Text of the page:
Meghan, the Duchess of Sussex, gave birth to a healthy baby boy early Monday, a beaming Prince Harry announced to the world, declaring he’s “incredibly proud” of his wife.
The baby weighed 7 pounds, 3 ounces at birth and was born at 5:26 a.m. (0426 GMT; 12:26 a.m. EDT). Harry said their son was a little bit overdue and that had given the royal couple more time to contemplate names.
Harry said he was ecstatic about the birth of their first child and promised that more details — such as the baby’s name — will be shared in the coming days. The couple said earlier they weren’t going to find out the baby’s sex in advance.
“This little thing is absolutely to die for,” he said. “I’m just over the moon.”
The infant is seventh in line to the British throne and Queen Elizabeth II’s eighth great-grandchild. Harry is the younger son of Prince Charles, heir to the throne, and the late Princess Diana, who died in a Paris car crash in 1997.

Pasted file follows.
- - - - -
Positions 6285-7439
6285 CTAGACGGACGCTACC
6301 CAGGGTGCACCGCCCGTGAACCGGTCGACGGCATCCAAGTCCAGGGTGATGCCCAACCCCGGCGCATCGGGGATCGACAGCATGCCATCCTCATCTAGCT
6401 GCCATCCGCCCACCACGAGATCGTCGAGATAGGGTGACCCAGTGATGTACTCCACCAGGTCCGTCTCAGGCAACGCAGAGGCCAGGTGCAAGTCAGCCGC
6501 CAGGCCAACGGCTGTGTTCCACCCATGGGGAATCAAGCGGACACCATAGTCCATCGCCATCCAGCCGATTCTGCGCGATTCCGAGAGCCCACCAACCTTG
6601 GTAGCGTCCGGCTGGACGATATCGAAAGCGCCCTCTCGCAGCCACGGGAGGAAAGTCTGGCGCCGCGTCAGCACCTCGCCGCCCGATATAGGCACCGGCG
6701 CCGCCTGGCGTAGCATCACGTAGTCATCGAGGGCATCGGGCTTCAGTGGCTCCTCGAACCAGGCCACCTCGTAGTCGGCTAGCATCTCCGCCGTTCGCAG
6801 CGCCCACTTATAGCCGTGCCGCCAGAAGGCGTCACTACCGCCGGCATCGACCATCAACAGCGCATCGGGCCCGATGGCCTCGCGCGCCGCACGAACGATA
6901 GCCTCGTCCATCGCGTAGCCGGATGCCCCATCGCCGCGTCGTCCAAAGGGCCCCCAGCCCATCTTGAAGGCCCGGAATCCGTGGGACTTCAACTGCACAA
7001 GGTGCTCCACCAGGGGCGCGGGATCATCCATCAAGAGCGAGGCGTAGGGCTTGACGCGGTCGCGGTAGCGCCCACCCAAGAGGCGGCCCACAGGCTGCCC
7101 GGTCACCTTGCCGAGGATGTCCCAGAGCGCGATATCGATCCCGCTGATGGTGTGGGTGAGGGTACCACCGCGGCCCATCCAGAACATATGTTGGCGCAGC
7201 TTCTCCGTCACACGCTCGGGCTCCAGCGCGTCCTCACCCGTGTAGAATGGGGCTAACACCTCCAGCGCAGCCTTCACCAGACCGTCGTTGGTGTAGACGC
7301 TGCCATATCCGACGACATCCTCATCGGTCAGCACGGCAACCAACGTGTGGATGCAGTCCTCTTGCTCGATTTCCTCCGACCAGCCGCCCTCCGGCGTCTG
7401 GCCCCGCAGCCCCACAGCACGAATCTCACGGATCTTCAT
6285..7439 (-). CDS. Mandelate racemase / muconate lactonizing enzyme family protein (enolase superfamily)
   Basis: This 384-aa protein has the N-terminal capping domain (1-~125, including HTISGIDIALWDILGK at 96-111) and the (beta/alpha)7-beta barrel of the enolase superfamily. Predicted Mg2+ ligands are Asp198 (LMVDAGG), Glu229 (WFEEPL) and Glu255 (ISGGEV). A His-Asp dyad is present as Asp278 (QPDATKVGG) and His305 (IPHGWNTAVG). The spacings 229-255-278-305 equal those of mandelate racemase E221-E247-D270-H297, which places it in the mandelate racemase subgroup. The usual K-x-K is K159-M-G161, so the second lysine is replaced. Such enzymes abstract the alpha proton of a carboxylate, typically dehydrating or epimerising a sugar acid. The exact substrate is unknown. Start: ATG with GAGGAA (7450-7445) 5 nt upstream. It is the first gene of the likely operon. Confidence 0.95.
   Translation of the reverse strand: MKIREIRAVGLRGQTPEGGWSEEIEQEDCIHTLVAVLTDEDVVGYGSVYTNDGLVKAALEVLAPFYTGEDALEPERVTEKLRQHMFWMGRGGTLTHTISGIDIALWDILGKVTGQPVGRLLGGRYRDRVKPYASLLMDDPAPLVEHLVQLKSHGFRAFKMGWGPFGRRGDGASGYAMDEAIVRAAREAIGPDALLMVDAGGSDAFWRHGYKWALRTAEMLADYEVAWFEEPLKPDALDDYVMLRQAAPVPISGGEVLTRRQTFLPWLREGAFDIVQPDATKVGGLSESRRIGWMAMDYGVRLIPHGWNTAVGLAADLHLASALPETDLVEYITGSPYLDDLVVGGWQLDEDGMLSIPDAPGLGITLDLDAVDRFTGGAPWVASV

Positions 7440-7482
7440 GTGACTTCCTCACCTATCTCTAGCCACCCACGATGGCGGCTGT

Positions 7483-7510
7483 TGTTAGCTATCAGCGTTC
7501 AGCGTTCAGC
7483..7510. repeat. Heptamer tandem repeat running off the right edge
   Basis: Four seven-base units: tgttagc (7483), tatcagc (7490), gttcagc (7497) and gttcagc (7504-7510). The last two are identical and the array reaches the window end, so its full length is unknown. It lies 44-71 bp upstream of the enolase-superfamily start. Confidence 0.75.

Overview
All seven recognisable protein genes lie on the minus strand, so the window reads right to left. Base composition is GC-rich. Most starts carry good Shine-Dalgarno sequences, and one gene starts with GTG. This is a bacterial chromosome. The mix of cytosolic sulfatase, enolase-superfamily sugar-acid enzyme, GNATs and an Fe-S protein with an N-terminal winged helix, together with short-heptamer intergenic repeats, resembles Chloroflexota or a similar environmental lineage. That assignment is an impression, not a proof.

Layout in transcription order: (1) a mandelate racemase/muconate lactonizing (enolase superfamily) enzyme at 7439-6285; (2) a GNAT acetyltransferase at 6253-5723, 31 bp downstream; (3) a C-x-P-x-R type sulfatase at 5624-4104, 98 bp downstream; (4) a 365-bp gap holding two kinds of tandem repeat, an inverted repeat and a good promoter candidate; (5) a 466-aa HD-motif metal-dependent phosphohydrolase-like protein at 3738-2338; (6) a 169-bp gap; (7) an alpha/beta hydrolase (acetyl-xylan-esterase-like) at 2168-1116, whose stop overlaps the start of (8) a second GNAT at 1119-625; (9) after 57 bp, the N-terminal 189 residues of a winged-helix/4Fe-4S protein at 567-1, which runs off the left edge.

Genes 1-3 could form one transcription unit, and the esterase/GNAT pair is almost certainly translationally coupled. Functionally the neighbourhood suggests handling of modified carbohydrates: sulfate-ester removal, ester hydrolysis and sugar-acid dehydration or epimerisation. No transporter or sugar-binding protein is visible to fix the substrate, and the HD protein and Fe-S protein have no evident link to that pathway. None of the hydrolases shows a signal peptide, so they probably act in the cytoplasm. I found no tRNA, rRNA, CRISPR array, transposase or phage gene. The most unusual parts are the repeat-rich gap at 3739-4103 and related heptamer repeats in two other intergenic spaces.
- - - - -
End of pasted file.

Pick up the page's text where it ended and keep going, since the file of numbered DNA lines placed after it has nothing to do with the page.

The 34-year-old Harry, speaking before TV cameras on Monday afternoon in Windsor, said he was present for the birth.
“It’s been the most amazing experience I could ever have possibly imagined,” he said. “How any woman does what they do is beyond comprehension.
“We’re both absolutely thrilled and so grateful for all the love and support from everybody out there. It’s been amazing, so we just wanted to share this with everybody,” he gushed.
Meghan’s mother, Doria Ragland, was reportedly also with her daughter and said she is overjoyed, according to British media. Senior royals were informed of the birth, as was the family of Diana, Harry’s late mother, before he went before the cameras.
Harry said he planned to make another announcement, probably in two days’ time, “so everyone can see the baby.” It’s expected they will pose for a family picture at that point.
Crowds that had gathered in Windsor near the castle that is one of the queen’s favourite residences reacted with joy to the welcome news that the baby had been born. Some said it would provide a welcome respite from the continuing political stalemate over Brexit.
The Associated Press